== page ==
CNN Editorial Research
Here’s a look at the life of Boris Johnson, prime minister of the United Kingdom.
Birth date: June 19, 1964
Birth place: New York, New York
Birth name: Alexander Boris de Pfeffel Johnson
Father: Stanley Johnson, environmentalist, writer, former politician
Mother: Charlotte Johnson Wahl, painter
Marriages: Carrie Symonds (2021-present); Marina Wheeler (1993-2020, divorced); Allegra Mostyn-Owen (1987-1993, divorced)
Children: with Carrie Johnson: Romy, Wilfred; with Marina Wheeler: Lara, Milo, Cassia and Theodore; with Helen Macintyre: Stephanie
Education: Balliol College, University of Oxford, B.A., 1987
Religion: Baptized as a Catholic, confirmed as an Anglican while a teenager
Brother Jo Johnson is also a Conservative politician.
Johnson was the fourth prime minister to study at Balliol College. The other three were H.H. Asquith, Edward Heath, and Harold Macmillan.
Johnson has written books on politics, history and British culture, such as “The Churchill Factor: How One Man Made History” and “The Dream of Rome.”
1973 – The Johnson family moves to Belgium.
1987 – Becomes a trainee reporter for The Times.
1988 – Fired from The Times for making up a quote.
1989 – Appointed Brussels correspondent for the Daily Telegraph.
1999-2005 – Editor for the weekly magazine The Spectator.
2001 – Johnson is elected a member of the House of Commons in Parliament, winning the seat in Henley for the Conservative Party.
2003-2004 – Vice chairman of the Conservative Party.
2004 – Serves as shadow minister for the arts. Fired over allegations of an affair with journalist Petronella Wyatt.
December 2005-July 2007 – Serves as the shadow minister for higher education.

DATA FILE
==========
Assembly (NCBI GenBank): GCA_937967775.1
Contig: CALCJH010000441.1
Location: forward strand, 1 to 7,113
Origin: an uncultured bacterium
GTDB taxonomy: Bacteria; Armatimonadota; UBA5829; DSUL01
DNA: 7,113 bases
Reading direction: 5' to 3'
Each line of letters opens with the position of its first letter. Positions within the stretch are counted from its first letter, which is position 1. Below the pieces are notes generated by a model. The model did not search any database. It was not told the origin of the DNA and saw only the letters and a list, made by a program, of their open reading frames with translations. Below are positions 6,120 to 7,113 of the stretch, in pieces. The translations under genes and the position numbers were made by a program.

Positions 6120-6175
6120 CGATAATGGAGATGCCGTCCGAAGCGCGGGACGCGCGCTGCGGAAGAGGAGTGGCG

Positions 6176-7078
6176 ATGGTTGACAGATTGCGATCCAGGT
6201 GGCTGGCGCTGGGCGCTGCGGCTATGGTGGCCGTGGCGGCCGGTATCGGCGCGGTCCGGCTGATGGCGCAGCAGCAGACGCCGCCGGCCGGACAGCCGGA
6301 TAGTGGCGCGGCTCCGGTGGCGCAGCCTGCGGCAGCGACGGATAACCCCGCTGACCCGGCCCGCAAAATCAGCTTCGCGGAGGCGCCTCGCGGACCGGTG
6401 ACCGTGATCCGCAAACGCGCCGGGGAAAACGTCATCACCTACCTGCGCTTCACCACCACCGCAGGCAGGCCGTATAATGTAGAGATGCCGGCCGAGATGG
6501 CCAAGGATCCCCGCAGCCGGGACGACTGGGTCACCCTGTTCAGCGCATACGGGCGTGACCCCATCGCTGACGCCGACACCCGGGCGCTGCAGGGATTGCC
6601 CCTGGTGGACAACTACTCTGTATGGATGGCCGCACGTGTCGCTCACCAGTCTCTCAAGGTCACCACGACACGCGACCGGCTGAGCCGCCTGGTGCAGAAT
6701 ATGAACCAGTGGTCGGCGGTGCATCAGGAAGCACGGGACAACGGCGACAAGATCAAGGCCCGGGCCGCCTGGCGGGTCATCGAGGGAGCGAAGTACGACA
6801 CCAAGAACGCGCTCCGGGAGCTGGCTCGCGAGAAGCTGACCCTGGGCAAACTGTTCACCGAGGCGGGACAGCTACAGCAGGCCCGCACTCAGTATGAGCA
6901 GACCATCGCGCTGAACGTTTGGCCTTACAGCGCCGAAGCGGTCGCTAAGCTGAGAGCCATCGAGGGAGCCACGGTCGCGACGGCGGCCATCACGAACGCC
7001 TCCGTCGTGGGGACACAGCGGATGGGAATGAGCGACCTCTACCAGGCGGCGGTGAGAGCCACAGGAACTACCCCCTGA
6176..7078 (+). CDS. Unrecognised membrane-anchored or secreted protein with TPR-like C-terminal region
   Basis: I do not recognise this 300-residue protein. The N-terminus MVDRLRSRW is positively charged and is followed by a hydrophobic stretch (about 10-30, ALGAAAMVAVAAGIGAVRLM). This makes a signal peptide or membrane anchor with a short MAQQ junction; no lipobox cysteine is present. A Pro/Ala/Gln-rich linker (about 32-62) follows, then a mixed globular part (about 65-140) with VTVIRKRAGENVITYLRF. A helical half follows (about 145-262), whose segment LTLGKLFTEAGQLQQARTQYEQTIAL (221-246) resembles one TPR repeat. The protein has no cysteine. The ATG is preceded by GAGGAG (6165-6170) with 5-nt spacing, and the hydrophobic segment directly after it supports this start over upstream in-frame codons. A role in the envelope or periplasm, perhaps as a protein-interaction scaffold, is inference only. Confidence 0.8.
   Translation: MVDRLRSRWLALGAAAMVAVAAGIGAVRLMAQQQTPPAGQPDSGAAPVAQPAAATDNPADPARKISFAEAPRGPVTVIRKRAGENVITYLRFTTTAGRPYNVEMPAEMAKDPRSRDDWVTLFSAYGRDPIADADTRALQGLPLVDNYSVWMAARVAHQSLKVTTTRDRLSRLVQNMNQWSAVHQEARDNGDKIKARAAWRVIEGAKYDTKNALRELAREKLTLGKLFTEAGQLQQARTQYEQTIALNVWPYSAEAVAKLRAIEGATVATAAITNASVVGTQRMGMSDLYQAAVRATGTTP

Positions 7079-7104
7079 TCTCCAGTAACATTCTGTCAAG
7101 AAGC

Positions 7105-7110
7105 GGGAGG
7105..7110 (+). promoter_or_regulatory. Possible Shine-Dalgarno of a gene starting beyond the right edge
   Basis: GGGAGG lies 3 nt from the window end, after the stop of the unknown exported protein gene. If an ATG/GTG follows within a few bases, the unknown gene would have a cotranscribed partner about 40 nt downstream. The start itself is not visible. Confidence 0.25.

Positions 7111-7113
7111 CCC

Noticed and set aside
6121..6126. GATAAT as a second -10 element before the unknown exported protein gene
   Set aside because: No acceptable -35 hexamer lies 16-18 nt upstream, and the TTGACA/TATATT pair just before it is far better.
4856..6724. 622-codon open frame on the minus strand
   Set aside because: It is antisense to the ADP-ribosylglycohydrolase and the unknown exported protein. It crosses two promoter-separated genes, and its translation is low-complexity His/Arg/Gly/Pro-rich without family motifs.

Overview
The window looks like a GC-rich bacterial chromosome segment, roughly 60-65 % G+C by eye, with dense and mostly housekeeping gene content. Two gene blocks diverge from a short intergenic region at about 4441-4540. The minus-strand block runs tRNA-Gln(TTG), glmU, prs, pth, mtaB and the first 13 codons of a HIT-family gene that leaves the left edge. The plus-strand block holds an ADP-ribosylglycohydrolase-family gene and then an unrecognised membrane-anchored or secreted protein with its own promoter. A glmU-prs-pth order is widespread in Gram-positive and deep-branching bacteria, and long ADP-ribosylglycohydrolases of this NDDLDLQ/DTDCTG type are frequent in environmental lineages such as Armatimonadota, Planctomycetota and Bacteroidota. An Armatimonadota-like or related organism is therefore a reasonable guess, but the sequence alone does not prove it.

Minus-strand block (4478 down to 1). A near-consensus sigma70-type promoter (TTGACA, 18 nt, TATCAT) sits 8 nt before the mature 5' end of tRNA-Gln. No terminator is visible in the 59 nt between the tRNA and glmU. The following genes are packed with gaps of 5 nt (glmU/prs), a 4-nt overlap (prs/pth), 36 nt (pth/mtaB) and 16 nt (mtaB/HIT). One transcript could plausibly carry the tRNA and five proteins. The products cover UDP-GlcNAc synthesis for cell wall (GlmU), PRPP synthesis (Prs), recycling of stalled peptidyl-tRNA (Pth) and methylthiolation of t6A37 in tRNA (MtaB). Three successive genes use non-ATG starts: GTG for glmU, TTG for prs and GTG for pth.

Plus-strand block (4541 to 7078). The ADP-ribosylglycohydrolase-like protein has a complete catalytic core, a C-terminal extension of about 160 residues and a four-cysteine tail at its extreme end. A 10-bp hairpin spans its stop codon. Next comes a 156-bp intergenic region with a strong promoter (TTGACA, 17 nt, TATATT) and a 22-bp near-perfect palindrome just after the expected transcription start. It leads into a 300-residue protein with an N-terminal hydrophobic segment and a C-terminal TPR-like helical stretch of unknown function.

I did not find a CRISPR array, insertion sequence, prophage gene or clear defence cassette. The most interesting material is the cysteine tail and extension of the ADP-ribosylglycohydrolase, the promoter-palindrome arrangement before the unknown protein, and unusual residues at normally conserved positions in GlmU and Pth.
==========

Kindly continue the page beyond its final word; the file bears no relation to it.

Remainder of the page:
May 2008 – Johnson is elected mayor of London. He is reelected in 2012.
May 2015 – Reelected to Parliament, representing a seat for Uxbridge and South Ruislip.
July 13, 2016 – Johnson is appointed foreign secretary by Prime Minister Theresa May, and serves for two years.
February 21, 2016 – Johnson announces he supports the Brexit campaign.
July 23, 2019 – Johnson is elected leader of the United Kingdom’s Conservative party, and will take over for May as prime minister, pending approval of the Queen.
August 28, 2019 – Queen Elizabeth approves Johnson’s request to suspend UK parliament from mid-September, shortening the time available to lawmakers to block a no-deal Brexit. The news is met with opposition from politicians who denounce it as potentially unconstitutional and undemocratic. In a televised interview, Johnson denies that he was seeking to prevent Parliament from limiting his Brexit plans.
September 4, 2019 – Johnson suffers a defeat after lawmakers in the House of Commons approve a bill to block a no-deal Brexit., 327 votes to 299. It instructs Johnson to request another Brexit extension if he cannot secure a deal with the European Union by the October 31 deadline. Hours after, the House of Commons dismiss demands for an election, falling short of the required 434 supermajority to pass.